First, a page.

Sydney Law Review
The Politics of Justifying Force: The Suez Crisis, the Iraq War, and International Law by Charlotte Peevers (2013) Oxford University Press, 288 pp, ISBN 9780199686957
Charlotte Peevers’ book was stimulated by ‘the intuition that international law appeared to matter to the British debates of 2002–03 about using force against Iraq’. It sets about its task by examining the politics of justifying and prohibiting force through the medium of law in that public political debate. As such, it is a valuable contribution to the scholarship on the topic and will be of considerable interest to students and scholars of international law, political science and international relations. This review, however, takes a different approach to the subject matter. It reads the book through a post-colonial and critical theoretical lens and, from that alternative standpoint, weighs up its undoubted strengths and illuminating insights. This theoretical lens turns Peever’s intuition onto its head by grappling with the extent to which the British debate mattered to either international law or to the use of force.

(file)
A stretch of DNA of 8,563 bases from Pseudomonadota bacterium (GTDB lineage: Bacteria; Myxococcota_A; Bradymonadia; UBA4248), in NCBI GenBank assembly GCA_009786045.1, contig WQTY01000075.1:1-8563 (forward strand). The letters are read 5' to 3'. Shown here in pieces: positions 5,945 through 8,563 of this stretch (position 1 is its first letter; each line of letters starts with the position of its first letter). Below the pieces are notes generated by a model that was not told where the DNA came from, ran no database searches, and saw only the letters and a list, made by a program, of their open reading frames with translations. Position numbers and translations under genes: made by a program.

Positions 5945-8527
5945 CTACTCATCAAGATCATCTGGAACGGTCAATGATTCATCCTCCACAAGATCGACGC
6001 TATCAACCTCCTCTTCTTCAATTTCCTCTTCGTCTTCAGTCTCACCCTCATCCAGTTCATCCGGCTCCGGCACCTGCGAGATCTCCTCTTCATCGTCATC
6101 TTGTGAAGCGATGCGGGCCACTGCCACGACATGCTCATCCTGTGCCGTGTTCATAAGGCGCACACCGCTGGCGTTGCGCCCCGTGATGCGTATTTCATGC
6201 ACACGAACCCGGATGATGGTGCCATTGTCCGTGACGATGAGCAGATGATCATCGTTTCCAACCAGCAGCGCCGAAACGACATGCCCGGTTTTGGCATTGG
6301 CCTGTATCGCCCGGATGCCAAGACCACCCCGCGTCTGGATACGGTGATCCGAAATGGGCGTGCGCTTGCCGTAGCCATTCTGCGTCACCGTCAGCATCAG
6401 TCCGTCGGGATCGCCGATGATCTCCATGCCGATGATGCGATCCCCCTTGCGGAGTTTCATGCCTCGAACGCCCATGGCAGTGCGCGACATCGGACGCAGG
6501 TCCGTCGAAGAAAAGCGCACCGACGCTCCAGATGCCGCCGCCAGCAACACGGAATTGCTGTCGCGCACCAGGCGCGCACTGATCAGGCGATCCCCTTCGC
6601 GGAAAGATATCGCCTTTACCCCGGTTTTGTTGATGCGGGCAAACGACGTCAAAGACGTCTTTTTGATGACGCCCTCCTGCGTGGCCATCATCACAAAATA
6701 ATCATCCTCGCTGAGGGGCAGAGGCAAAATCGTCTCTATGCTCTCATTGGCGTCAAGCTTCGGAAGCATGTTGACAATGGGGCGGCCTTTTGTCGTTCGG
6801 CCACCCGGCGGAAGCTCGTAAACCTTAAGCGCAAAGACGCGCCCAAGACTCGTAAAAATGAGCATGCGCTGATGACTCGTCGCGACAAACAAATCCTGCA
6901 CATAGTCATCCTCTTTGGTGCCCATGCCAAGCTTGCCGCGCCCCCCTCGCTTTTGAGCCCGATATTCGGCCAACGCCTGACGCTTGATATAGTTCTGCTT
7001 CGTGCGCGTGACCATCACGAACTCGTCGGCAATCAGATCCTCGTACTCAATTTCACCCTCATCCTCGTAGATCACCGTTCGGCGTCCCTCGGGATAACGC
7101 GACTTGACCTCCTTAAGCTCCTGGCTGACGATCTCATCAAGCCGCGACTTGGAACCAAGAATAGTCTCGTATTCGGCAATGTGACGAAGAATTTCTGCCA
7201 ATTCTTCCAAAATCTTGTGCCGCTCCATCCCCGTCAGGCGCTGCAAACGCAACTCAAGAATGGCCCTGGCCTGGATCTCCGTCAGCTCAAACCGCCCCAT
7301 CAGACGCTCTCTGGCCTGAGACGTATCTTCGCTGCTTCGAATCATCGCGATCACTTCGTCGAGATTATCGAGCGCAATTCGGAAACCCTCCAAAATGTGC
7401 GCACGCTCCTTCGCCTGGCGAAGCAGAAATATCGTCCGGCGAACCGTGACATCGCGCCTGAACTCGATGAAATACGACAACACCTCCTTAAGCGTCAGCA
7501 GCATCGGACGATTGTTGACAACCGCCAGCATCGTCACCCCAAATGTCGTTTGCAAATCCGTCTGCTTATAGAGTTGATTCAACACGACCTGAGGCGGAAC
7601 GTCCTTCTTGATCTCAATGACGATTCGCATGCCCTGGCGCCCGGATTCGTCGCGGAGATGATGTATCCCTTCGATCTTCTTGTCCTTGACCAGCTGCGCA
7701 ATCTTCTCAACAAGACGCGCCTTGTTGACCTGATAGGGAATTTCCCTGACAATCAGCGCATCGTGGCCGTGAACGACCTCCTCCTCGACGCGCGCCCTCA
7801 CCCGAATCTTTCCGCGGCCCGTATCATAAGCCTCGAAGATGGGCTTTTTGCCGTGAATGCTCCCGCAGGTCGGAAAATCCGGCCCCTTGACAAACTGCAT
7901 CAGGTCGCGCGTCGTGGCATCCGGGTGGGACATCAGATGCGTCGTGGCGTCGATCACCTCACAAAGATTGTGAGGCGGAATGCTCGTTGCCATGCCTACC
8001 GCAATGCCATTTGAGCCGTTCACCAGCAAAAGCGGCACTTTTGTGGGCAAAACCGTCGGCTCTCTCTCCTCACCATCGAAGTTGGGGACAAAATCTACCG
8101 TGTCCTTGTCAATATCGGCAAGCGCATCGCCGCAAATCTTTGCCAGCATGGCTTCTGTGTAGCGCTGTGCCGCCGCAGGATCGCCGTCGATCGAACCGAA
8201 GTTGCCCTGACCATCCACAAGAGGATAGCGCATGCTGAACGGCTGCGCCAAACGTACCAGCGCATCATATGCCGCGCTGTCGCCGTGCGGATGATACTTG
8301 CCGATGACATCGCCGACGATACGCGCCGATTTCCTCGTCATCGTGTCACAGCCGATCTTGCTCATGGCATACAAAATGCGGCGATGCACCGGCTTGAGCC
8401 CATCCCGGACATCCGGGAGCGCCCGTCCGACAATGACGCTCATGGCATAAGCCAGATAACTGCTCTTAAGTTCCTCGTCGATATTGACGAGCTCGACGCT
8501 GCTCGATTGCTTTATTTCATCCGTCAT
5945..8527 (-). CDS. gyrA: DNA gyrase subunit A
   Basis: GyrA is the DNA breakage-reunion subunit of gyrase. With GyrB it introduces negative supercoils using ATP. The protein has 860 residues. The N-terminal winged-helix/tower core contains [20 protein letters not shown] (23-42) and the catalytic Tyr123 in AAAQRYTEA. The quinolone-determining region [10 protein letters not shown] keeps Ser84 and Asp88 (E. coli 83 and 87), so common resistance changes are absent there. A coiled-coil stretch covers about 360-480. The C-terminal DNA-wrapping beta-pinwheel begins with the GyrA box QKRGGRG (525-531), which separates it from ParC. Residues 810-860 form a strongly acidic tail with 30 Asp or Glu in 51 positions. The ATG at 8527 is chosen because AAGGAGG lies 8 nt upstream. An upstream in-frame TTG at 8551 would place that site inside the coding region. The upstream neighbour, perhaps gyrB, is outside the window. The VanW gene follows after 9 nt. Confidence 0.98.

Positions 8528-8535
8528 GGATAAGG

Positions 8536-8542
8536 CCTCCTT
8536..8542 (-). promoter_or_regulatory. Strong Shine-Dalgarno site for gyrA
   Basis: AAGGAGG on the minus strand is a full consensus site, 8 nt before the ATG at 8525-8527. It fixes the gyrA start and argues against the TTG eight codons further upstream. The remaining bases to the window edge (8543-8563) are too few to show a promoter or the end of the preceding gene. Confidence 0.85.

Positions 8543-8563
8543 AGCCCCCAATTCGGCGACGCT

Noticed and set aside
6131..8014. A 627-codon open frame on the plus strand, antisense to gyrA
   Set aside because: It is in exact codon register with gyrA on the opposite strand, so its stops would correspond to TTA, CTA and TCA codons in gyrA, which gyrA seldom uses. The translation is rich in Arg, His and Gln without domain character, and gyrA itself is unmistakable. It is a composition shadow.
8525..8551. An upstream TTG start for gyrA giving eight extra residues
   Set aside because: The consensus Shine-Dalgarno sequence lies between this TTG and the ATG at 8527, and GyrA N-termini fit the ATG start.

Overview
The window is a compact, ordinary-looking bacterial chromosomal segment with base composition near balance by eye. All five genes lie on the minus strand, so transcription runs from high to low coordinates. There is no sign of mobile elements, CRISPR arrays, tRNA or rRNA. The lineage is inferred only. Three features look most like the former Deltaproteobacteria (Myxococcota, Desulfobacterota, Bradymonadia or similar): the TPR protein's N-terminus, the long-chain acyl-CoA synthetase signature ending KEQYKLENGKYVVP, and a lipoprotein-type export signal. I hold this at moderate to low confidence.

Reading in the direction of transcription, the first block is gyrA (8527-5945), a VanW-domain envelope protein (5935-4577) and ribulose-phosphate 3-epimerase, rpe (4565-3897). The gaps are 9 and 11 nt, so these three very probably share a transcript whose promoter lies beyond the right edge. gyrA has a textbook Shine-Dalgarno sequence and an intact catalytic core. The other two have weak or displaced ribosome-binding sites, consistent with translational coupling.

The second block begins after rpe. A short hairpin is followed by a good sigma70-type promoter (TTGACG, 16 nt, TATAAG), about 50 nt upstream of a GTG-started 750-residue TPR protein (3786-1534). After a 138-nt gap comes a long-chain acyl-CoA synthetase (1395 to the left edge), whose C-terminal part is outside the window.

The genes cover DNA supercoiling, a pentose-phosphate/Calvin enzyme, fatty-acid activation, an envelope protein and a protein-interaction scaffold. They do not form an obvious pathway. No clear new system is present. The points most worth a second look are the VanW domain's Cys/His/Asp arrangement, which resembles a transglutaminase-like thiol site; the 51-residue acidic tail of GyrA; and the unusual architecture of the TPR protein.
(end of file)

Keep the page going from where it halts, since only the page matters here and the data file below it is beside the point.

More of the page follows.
The book’s unique focus is British domestic discourse regarding two critical situations in international relations history: the Suez Crisis of 1956; and the invasion of Iraq in 2003. This focus and narrow methodological starting point, the reasons for which are left to the reader to ponder, have a two-fold purpose: namely, to interrogate the purportedly constraining effect of international law on domestic policy; and to produce a thick description of the legal history of the justification of force as highlighted in each of the case studies selected. To its credit, the study is neither limited to, nor dependent upon, prohibitions on or exceptions to the use of force, but instead focuses on the idea of authority and its justification. Authority in this sense is that which is based on the management of ‘international security politics’. Such managerial politics, Peevers argues, ‘embeds Great Power “management” of international security politics, whilst at the same time acknowledging the formal equality of states by gesturing towards sovereignty and the inherent right of self-defence’. Thus, Peevers describes ‘[t]he authority to speak the law [as] often determined by the status of the speaker of the invocation or imposition. Some actors appear to hold greater legitimacy in claiming powers, than others’. The book does not query the provenance of this greater claim to legitimacy — a claim that is synonymous with having jurisdiction (or the power) to perform a certain act in a certain place. Be that as it may, Peevers sees the justification of authority in the concrete where the law literally speaks, as juris-diction. Jurisdiction therefore has a double valence as both speech and action. But who is to speak the law? There will be more on this idea of speaking the law coinciding with the power to act later in this review. The book provides a mythic metaphor to conclude that these claims to authority vest in the symbolic founders of the international system (who are also, and not by coincidence, the Great Powers). They, like Janus, are the ‘gate-closers and guardians of the reluctantly opened gate’ between war and peace, ‘ever-vigilant to close it again’. ‘These guardians clearly also hold power through authority’. Peevers’ study shows that the end of the Cold War unbound a muscular liberalism through ‘hegemonic leadership’. Indeed, as Peevers points out, explicit references to ‘outlaw states’ are now invoked to civilise ‘those states seemingly incapable of becoming members of a responsible, international community’. This language referencing outlaws and invocations to civilisation (against barbarity and savagery) is, of course, crucial in determining authority. That neither outlaws, nor savages, nor barbarians can speak the law — being, as Rudyard Kipling expressed it ‘without the law’ — is passed over in silence in the more mainstream accounts of the historical development of law on the use of force and yet is not quite unsaid.